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Dimensionality reduction by UMAP reinforces sample heterogeneity analysis in bulk transcriptomic data

By Yang Yang, Hongjian Sun, Yu Zhang, Tiefu Zhang, Jialei Gong, Yunbo Wei, Yong-Gang Duan, Minglei Shu, Yuchen Yang, Di Wu, Di Yu

Posted 14 Jan 2021
bioRxiv DOI: 10.1101/2021.01.12.426467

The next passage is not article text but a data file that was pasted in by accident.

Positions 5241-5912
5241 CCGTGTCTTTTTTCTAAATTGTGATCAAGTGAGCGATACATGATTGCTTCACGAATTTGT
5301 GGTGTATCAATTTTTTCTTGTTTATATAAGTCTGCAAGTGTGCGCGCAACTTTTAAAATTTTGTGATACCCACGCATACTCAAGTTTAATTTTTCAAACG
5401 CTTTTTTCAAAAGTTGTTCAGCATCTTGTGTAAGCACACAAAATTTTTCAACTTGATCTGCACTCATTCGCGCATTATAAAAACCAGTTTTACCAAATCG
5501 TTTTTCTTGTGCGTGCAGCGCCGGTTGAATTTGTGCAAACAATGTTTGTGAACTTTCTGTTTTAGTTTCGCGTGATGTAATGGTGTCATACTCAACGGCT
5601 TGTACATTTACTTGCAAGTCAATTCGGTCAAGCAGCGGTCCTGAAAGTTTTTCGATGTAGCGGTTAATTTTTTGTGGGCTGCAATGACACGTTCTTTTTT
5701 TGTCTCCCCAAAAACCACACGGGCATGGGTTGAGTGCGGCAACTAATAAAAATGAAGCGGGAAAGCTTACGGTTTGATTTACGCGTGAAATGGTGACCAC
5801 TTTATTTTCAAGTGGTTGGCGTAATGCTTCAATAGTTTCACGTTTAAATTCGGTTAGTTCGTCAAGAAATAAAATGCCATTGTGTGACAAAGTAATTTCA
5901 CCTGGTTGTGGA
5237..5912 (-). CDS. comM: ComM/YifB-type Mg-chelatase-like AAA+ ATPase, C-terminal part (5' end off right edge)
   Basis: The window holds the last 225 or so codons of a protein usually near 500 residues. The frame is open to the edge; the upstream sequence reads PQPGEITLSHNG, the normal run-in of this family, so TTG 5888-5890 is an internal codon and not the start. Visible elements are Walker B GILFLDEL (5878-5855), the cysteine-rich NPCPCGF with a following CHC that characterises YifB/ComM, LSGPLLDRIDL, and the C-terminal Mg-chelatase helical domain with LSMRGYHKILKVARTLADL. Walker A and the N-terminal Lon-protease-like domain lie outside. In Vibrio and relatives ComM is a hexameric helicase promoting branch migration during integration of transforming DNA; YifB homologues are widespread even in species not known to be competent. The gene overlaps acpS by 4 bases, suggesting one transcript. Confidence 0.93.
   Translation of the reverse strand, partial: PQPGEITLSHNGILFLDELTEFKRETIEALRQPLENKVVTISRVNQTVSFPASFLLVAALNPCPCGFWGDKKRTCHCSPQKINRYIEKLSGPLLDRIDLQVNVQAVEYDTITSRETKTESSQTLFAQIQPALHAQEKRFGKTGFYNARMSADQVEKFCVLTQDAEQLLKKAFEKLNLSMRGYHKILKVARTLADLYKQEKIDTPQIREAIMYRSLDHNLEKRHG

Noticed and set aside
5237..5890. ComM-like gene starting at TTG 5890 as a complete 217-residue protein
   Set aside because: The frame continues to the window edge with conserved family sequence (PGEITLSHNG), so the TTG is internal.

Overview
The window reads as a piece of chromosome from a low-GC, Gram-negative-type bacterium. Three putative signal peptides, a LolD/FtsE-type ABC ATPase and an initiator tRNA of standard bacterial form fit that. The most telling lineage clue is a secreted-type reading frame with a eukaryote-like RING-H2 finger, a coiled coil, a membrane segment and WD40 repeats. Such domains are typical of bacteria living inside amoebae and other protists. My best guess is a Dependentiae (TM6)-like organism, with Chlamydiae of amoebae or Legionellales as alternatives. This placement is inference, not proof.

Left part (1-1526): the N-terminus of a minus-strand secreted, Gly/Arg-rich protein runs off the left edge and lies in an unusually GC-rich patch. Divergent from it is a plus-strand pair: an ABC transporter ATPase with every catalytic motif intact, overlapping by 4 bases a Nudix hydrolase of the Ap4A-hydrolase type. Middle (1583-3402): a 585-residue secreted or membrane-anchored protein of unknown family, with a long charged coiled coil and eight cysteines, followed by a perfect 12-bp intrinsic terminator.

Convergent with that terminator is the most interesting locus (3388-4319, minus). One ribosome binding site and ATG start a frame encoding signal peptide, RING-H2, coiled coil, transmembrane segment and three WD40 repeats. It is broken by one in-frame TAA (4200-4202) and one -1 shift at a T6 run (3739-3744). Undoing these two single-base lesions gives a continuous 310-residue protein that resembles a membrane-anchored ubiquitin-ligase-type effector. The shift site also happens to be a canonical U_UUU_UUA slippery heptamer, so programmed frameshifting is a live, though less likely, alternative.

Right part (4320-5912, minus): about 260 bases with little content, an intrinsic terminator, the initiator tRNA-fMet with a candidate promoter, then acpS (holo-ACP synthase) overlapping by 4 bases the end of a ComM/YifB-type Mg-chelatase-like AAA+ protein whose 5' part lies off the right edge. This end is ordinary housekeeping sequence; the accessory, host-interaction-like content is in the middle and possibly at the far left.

Transcriptome profiling and differential gene expression constitute a ubiquitous tool in biomedical research and clinical application. Linear dimensionality reduction methods especially principal component analysis (PCA) are widely used in detecting sample-to-sample heterogeneity in bulk transcriptomic datasets so that appropriate analytic methods can be used to correct batch effects, remove outliers and distinguish subgroups. In response to the challenge in analysing transcriptomic datasets with large sample size such as single-cell RNA-sequencing (scRNA-seq), non-linear dimensionality reduction methods were developed. t-distributed stochastic neighbour embedding (t-SNE) and uniform manifold approximation and projection (UMAP) show the advantage of preserving local information among samples and enable effective identification of heterogeneity and efficient organisation of clusters in scRNA-seq analysis. However, the utility of t-SNE and UMAP in bulk transcriptomic analysis has not been carefully examined. Therefore, we compared major dimensionality reduction methods (linear: PCA; nonlinear: multidimensional scaling (MDS), t-SNE, and UMAP) in analysing 71 bulk transcriptomic datasets with large sample sizes. UMAP was found superior in preserving sample level neighbourhood information and maintaining clustering accuracy, thus conspicuously differentiating batch effects, identifying pre-defined biological groups and revealing in-depth clustering structures. We further verified that new clustering structures visualised by UMAP were associated with biological features and clinical meaning. Therefore, we recommend the adoption of UMAP in visualising and analysing of sizable bulk transcriptomic datasets.

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